Pamela Hansford Johnson 1912–1981
English novelist, essayist, critic, dramatist, poet, and mystery writer.
Johnson was a prolific writer whose novels defy rigid categorization. This is perhaps because her style ranged from early twentieth-century experimentalism to the third person narrative typical of nineteenth-century British novelists. Her plots, themes, and settings varied with each work. Johnson's variability is also indicated by the fact that her first novel, This Bed Thy Centre (1935), an immediate critical and popular success, focused on ignorance of sexuality and was viewed as rather "permissive" in its day; years later, in the tract "On Iniquity" (1967), she questions the mores of permissive society.
In the mid-1930s Johnson was briefly engaged to Dylan Thomas, who suggested the title of her first novel and with whom she shares similar literary devices, such as the use of interior monologues and the "stream of consciousness" technique. Johnson married Neill Gordon Stewart, though, and collaborated with him on two murder mysteries under the joint pseudonym Nap Lombard. The stories were written as escapist fiction and are not representative of her oeuvre. Subsequently, Johnson married C. P. Snow and together they composed several short plays which they both later dismissed as frivolous. Her novels have always received the most attention.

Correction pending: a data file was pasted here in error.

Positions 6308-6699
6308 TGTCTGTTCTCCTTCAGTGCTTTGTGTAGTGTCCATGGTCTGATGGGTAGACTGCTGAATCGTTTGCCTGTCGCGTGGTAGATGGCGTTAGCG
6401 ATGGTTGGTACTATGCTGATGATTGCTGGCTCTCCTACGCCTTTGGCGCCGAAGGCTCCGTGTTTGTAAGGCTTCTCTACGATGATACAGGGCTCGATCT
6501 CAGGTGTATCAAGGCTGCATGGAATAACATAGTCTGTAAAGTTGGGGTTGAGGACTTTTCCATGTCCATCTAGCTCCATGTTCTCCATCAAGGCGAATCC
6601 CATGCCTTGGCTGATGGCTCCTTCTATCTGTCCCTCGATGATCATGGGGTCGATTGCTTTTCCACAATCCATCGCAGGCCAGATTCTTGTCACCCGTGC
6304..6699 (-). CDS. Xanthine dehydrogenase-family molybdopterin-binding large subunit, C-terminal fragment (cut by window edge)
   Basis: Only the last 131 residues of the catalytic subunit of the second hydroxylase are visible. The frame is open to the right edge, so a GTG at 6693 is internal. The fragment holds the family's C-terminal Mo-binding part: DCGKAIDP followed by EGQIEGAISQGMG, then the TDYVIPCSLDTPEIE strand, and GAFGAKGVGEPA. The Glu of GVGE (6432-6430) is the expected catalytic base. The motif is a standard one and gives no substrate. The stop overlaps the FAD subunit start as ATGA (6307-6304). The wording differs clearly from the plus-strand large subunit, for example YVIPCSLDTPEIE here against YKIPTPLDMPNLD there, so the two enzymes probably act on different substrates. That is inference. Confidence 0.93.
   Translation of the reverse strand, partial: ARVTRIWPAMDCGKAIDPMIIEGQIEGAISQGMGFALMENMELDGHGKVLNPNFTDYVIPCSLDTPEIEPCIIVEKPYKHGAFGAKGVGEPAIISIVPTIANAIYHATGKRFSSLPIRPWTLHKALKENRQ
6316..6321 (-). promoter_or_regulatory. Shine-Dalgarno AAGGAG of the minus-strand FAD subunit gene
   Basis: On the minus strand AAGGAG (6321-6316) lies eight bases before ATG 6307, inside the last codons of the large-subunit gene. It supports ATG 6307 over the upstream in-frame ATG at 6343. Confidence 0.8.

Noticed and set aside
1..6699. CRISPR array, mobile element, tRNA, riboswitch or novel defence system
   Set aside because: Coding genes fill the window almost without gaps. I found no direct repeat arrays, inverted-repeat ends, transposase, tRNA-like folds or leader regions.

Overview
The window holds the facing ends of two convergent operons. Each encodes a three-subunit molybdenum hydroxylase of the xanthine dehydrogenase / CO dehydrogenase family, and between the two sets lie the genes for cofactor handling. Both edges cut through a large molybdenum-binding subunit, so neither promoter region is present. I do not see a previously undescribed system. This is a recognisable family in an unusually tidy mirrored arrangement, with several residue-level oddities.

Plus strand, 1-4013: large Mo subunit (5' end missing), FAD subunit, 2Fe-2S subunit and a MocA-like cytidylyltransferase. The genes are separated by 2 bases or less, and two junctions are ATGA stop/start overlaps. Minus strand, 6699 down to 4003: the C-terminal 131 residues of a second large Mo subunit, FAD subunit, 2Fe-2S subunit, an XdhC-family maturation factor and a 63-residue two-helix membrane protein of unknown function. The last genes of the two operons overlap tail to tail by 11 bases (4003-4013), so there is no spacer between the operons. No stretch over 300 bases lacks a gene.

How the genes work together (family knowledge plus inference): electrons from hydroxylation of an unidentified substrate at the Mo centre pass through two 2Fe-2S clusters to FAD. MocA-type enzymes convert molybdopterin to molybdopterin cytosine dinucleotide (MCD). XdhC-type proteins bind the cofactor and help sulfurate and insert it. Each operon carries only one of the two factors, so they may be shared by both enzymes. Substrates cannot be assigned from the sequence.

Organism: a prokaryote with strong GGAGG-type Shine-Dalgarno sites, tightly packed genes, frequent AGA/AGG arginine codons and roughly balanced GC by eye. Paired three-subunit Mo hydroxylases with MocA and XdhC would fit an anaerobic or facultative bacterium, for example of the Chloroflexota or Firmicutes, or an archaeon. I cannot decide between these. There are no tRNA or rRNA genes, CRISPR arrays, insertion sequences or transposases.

Although Johnson wrote two trilogies and has several characters appear in more than one volume, each of her novels is unique, differing from the others in some way, whether in presentation, resolution, or character types. In general, her characters attempt to achieve a balance between their inner and outer lives. Her comic touch helps to ease her studies of modern morality.
(See also CLC, Vols. 1, 7; Contemporary Authors, Vols. 1-4, rev. ed., Vol. 104 [obituary]; and Contemporary Authors New Revision Series, Vol. 2.)